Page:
Neuroprotection and neurorestoration as experimental therapeutics for Parkinson's disease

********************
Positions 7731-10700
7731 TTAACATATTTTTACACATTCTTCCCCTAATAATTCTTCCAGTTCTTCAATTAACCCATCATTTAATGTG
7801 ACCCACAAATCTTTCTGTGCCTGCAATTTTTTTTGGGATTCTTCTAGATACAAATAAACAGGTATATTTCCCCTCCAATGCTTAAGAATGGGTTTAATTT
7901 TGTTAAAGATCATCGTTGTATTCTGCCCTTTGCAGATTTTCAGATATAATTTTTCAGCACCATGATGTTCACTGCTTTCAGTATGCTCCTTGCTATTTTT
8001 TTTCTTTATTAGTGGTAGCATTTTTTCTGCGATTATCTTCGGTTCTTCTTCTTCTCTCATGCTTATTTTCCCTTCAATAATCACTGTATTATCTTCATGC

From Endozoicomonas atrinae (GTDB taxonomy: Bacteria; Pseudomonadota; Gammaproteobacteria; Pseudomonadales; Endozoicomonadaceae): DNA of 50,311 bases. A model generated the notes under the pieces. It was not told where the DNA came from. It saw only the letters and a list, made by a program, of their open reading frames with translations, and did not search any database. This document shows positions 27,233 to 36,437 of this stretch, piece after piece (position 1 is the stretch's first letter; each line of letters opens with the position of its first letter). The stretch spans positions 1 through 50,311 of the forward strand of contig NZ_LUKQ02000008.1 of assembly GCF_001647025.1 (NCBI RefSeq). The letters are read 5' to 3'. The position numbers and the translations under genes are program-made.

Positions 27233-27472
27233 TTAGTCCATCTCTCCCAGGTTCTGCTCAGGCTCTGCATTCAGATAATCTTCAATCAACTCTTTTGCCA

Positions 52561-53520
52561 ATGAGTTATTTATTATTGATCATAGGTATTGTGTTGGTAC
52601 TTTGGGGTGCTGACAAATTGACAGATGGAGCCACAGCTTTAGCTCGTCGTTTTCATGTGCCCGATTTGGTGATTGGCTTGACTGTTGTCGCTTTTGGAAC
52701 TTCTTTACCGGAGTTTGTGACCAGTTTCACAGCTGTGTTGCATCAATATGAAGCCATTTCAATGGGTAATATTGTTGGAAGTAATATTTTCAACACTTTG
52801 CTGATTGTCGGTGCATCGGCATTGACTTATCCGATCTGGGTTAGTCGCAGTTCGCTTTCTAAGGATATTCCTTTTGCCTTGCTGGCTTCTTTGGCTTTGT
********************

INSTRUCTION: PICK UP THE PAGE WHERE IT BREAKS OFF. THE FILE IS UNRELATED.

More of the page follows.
Disease-modifying treatments remain an unmet medical need in Parkinson's disease (PD). Such treatments can be operationally defined as interventions that slow down the clinical evolution to advanced disease milestones. A treatment may achieve this outcome by either inhibiting primary neurodegenerative events (“neuroprotection”) or boosting compensatory and regenerative mechanisms in the brain (“neurorestoration”). Here we review experimental paradigms that are currently used to assess the neuroprotective and neurorestorative potential of candidate treatments in animal models of PD. We review some key molecular mediators of neuroprotection and neurorestoration in the nigrostriatal dopamine pathway that are likely to exert beneficial effects on multiple neural systems affected in PD. We further review past and current strategies to therapeutically stimulate these mediators, and discuss the preclinical evidence that exercise training can have neuroprotective and neurorestorative effects. A future translational task will be to combine behavioral and pharmacological interventions to exploit endogenous mechanisms of neuroprotection and neurorestoration for therapeutic purposes. This type of approach is likely to provide benefit to many PD patients, despite the clinical, etiological, and genetic heterogeneity of the disease.